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Master P And Michael Eric Dyson Discuss The Consequences Of Hurricane Katrina

Master P And Michael Eric Dyson Discuss The Consequences Of Hurricane Katrina

The two chopped it up about economic empowerment and the hard lessons learned from that devastating experience to promote BET’s new docu-series, “Boiling Point.”

Published 3 weeks ago

Written by Donicia Hodge

“BET and CBS News Present: Boiling Point,” a six-part docu-series (executive produced by Jason Samuels for BET and Mitch Weitzner for CBS News) that currently airs weekly episodes focused on several life-changing events for Black people in American history.  Through the use of original interviews and archival footage, the series explores the racial inequalities we have had to face and the brave, everyday American heroes, past and present, who have fought for progress and change. 

Hurricane Katrina is the topic of discussion for this week’s episode, which aired on Tuesday, March 16. Although it occurred in 2005, the event sparked questions and an uproar about how race and class influenced the government’s response to the crisis in New Orleans.

Multi-award winning rapper and entrepreneur Master P (Percy Miller) and celebrated author, political commentator and professor at Vanderbilt University, Michael Eric Dyson PhD, come together for this week’s episode to discuss the impact that Hurricane Katrina continues to have on the Black community in Louisiana and the consequential lessons that have been learned from that devastating experience. 

Here’s a preview of their conversation:

Michael Eric Dyson: Tell us why it was important for you to participate in this series and as you started off talking about setting things straight to get the truth out there as much as possible.

Master P: Yes. Well, we don't like to deal with the truth. I grew up in New Orleans. I was born and raised there and that town means so much to me and my family and to be able to experience Hurricane Katrina and see how far we came and what we went through, I mean, nobody should have to go through that. 

And I feel like now, as we educate ourselves and figure out, well, what's the real true problem, I started realizing that it's not just the levees, it's economic empowerment. We don't own nothing! We think we own stuff. We don't control nothing, and we don't understand education the way it was given to us. So, it was a lot of things that I look at from that level. We don't pray for money; we pray for wisdom.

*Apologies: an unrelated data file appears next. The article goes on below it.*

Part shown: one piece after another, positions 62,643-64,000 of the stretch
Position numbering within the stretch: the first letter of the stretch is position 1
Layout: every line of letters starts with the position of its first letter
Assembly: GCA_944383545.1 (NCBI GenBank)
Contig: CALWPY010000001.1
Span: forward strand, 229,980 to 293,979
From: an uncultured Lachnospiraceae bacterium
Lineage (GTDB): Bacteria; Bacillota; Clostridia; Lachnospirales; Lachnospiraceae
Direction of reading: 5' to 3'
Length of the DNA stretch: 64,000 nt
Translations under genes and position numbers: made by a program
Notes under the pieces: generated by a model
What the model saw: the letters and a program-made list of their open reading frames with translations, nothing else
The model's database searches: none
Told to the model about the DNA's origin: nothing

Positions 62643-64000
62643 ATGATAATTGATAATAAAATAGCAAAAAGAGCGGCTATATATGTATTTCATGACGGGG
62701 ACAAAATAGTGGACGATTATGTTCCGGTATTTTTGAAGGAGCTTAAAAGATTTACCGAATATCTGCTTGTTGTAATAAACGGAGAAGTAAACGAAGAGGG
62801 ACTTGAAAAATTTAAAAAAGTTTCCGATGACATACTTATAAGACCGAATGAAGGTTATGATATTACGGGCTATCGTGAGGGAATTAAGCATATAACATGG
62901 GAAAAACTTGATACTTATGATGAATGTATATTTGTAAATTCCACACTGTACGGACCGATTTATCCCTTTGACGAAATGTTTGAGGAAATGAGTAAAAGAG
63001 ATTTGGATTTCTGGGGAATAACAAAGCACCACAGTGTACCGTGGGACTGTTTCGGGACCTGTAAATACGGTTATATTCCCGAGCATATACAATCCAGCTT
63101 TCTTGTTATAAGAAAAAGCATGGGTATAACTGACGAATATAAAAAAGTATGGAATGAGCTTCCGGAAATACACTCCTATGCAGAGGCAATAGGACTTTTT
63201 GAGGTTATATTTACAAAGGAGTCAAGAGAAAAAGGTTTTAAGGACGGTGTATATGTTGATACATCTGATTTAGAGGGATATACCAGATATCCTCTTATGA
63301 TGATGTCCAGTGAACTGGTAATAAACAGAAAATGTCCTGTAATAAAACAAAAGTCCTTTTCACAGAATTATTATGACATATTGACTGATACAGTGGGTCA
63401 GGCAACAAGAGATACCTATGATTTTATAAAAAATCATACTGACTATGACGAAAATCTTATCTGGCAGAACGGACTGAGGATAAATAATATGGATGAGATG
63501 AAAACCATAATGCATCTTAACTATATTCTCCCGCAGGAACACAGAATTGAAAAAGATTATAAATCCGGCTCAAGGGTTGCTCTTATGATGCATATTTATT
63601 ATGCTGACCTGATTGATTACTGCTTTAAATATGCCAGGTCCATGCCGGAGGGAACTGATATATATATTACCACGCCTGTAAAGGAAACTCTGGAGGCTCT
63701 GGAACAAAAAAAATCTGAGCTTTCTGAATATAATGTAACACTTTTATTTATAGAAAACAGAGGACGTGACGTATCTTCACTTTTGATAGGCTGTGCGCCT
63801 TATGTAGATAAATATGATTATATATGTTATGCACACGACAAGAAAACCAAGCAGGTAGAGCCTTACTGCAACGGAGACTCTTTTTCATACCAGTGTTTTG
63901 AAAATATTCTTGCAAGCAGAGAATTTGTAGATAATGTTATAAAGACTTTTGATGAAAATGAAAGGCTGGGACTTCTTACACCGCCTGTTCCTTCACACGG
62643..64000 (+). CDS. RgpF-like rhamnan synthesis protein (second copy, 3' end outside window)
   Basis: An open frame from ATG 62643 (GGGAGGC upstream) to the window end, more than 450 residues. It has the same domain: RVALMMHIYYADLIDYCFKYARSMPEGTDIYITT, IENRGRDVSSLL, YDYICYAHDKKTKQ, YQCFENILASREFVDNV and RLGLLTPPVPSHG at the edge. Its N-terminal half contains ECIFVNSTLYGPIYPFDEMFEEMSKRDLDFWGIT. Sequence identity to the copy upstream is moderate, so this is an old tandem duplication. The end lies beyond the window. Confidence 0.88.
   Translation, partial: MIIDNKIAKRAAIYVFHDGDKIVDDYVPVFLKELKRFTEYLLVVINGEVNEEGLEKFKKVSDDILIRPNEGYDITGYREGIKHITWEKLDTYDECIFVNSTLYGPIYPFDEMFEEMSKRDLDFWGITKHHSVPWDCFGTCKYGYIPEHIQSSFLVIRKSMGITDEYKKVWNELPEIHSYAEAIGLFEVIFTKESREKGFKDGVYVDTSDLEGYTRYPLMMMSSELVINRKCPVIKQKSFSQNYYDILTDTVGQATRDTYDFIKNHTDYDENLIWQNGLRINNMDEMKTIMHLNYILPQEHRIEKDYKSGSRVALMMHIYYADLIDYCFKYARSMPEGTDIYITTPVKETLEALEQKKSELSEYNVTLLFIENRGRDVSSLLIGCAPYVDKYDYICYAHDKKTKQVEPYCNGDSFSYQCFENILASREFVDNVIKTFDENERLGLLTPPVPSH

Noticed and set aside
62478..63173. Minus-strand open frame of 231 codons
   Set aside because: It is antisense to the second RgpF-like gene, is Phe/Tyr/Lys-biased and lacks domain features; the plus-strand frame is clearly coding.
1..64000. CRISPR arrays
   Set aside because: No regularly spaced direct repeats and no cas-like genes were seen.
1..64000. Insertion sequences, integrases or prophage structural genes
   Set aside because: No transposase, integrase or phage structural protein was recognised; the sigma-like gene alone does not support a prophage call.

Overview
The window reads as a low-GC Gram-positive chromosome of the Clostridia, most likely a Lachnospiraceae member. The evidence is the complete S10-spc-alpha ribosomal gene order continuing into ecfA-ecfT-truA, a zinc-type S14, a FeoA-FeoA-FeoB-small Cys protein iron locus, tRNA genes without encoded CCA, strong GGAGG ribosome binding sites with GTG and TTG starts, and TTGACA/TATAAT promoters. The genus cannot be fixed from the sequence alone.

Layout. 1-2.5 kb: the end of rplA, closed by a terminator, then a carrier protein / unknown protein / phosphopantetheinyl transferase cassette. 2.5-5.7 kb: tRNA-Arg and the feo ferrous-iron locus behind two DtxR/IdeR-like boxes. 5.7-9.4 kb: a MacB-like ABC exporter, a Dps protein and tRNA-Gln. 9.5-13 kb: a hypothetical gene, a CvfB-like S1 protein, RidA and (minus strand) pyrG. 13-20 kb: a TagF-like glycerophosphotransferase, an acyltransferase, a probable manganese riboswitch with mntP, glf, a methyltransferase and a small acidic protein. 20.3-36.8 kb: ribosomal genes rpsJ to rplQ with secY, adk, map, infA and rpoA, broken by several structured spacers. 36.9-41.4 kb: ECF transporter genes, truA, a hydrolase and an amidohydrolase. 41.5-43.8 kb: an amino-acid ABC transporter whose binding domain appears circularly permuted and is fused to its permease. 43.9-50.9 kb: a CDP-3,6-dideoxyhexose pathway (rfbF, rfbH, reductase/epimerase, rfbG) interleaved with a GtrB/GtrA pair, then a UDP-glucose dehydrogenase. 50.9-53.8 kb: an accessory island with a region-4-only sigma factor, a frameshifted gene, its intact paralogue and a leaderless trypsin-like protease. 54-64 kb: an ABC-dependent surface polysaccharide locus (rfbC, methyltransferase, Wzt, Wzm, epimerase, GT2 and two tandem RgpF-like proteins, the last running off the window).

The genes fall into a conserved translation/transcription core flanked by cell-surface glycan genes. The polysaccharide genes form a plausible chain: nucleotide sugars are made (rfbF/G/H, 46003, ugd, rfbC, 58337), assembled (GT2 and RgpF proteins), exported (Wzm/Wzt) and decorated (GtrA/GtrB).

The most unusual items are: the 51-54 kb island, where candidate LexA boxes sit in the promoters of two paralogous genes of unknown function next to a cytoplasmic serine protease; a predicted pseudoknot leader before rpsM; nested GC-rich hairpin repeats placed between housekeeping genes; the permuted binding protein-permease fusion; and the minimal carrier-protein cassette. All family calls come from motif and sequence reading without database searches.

RELATED: Boiling Point Trailer: Extended Story: The Fight for Admission

The Bible says that then we look at that, that we're not educated. So, a lot of these things, even when you look at the levee breaking, we didn't have insurance. I'm talking about the African American culture. So, we weren't able to get a lot of things that a lot of other races were able to get and so, things like that is what I want to talk about. 

I want to be able to share that with you because you know me and you both, we've been through so much, but education is what got us further and it's going to keep us going. We keep educating ourselves and no matter what. As we get older, we still seek information and education and I think our culture needs to understand that because everybody wants to get the money, but nobody is preparing to have a plan or even an understanding where we come from. Because we always talk about slavery, but I'm saying today, me and you sit here, we're able to do stuff for ourselves and our families, and even other people. But if we didn't educate ourselves, we wouldn't be here, and I think that's the importance of getting an education and passing that down from generation to generation. We want to break this imbalance and add some diversity when we're talking about business or just life in general.

 

Check out their full conversation below and for more on the docu-series, check out Hurricane Katrina episode of “Boiling Point” and future episodes, which airs on Tuesdays at 11pm ET on BET.  

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